As an undergraduate at the University of Lagos, I was one of almost 20,000 students that had the good fortune to have Omoyele Sowore the President of our Students Union Government in 1993.
The June 12, 1993 elections would be the first time my generation would be old enough to vote. Nigeria’s previous democratic experiment, the 3rd Republic, had been overthrown by a coup d’état that brought General Muhammadu Buhari to power in 1983.
Now, almost ten years after Buhari’s coup, the young primary and secondary school students of 1983, were University Undergraduates, getting ready to cast their first ever votes in a democratic presidential election.
The truth of the matter was that neither of the presidential candidates for that election, Moshood Abiola of the Social Democratic Party (SDP) or Bashir Tofa of the National Republican Convention (NRC) excited those of us in the students’ movement. Our objections were many. The SDP and NRC were creations of General Babangida’s transition process. We objected to the forceful creation of only two political parties and the restrictions this imposed on Nigerians’ ability to find and join parties that appealed to their ideologies and world views. Furthermore, we saw both Abiola and Tofa as establishment candidates. They were, in our view, part of the status quo. What we all believed in, however, was the absolute need for the military to exit Nigerian politics.
Despite some high wire theatrics that preceded the elections, voting held all over Nigeria on June 12, 1993. The elections were adjudged to be the least violent and one of the freest and fairest elections ever held in Nigeria. As the election results started rolling in, it became clear that Abiola was headed for a resounding victory.
And then the annulment happened. The announcement of the results was suspended. The immediate excuse that was provided by the Babangida junta was that a court ruling had been obtained against the staging of the elections by Arthur Nzeribe’s Association for a Better Nigeria (ABN). The real reason for the annulment was that the Babangida junta was not ready to hand over. To them, the elections were a joke that had gone too far.
Opposition to the annulment was swift. Condemnation poured in from civil rights and labor activists, youth and students movement leaders and political leaders from across the nation. The military was quick to respond with high handed arrests and repressive police action.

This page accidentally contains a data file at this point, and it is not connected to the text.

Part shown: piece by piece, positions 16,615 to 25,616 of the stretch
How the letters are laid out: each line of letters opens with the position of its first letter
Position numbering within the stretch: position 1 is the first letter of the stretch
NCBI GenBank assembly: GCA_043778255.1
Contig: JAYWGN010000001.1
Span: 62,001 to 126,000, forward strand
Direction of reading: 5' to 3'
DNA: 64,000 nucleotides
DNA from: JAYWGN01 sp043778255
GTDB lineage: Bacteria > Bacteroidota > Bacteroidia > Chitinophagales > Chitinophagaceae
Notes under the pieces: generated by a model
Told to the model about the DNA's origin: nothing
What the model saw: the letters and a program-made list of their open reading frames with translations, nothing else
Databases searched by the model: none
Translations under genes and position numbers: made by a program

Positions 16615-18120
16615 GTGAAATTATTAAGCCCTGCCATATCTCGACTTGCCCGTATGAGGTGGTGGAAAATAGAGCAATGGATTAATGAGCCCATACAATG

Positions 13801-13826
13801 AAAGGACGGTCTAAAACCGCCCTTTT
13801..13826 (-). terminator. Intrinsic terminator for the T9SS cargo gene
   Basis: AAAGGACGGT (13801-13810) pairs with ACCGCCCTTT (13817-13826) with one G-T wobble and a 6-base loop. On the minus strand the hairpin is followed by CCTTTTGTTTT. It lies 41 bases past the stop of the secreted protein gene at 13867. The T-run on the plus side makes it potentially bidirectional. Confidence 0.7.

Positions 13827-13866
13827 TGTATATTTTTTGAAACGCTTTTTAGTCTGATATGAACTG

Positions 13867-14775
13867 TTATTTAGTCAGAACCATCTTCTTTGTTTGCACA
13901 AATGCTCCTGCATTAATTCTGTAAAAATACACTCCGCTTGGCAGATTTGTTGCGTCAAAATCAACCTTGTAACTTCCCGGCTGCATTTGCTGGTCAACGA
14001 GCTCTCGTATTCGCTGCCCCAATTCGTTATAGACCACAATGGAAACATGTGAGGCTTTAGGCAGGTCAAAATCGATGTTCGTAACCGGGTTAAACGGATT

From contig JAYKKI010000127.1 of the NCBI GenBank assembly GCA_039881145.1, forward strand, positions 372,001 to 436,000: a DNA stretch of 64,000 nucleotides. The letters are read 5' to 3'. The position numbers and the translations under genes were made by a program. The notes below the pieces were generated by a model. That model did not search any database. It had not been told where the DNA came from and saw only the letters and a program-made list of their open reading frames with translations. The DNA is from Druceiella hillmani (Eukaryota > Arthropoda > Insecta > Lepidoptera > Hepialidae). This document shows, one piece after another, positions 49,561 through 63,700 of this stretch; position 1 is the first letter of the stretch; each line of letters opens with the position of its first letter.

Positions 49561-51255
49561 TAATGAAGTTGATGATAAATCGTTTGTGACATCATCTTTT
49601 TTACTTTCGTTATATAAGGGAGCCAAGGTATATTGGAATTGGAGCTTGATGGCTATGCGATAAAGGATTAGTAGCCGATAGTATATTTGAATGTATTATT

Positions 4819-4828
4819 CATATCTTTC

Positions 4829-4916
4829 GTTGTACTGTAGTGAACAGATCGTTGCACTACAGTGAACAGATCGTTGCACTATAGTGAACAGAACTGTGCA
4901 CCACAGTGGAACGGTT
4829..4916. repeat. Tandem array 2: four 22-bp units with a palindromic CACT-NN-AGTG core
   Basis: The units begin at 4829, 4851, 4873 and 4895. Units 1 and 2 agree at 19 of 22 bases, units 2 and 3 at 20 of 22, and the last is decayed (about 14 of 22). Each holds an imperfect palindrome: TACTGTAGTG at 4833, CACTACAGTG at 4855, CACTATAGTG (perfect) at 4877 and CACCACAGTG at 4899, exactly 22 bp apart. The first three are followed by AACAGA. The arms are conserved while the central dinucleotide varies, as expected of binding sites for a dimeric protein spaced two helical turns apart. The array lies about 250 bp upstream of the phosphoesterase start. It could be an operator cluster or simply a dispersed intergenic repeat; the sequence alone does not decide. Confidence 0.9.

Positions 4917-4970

It was in this environment of uncertainty and fear that Omoyele Sowore emerged on the national stage to offer courageous and principled leadership to the June 12 movement. Sowore forcefully argued in parliamentary sessions on the UNILAG campus and in rallies across the country that the June 12 struggle was our generational responsibility. He convinced us that the fight was not about Abiola or the status quo political process, but about protecting the fundamental principles of participatory democracy, affirming the sanctity of the democratic process and defending the inviolable role that free and fair elections play in democracies. Sowore urged and showed us by example, that there was a need to protect freedom at all costs.
Over time, the Babangida and later the Abacha junta successfully divided the political class. The military systematically decimated the ranks of civil rights and democratic activists opposed to the annulment of the June 12 elections. The ranks of the labor movement were devastated, and principled leaders like Frank Kokori of National Union of Petroleum and Natural Gas Workers (NUPENG) whose union declared a protest strike action that ground the petroleum sector to a halt, were hounded and eventually arrested and jailed. Seasoned activists like Professor Wole Soyinka and many others were forced into exile. Leaders like Pa Alfred Rewane and Alhaja Kudirat Abiola paid the ultimate price for their support for June 12.
It was Frantz Fanon that said, “Each generation must, out of relative obscurity, discover its mission, fulfil it, or betray it.”
June 12, 1993 was a watershed moment for my generation. It was not only the first elections we were old enough to participate in as voters, it was also the first opportunity we were offered to defend freedom. June 12 was our generational mission. Sowore helped us to fulfil that mission.
Fate placed Sowore in the leadership of what was arguably Nigeria’s most visible students’ union government at the University of Lagos. Sowore personifies our response to this generational calling. Because of him, we can say we stood up to fight tyranny. I am proud that the Nigerian students’ movement never wavered in its support for June 12. How could we falter? The tone of resistance had been set for us in 1993, by our fearless and courageous leader, Omoyele Sowore.
From the time of the annulment until he handed over to me as the next President of the University of Lagos Students’ Union in 1994, Sowore was the face and the voice of the student and youth opposition to the annulment of the June 12, 1993 elections.
From 1993 until 1999 when the military eventually capitulated, the Nigerian students and youth movement led the fight, on their campuses and in the streets, for the restoration of the democratic process. Because of leaders like Sowore, we can say we found our mission and fulfilled it.
Dr Malcolm Fabiyi
Former Students’ Union President
University of Lagos Students Union Government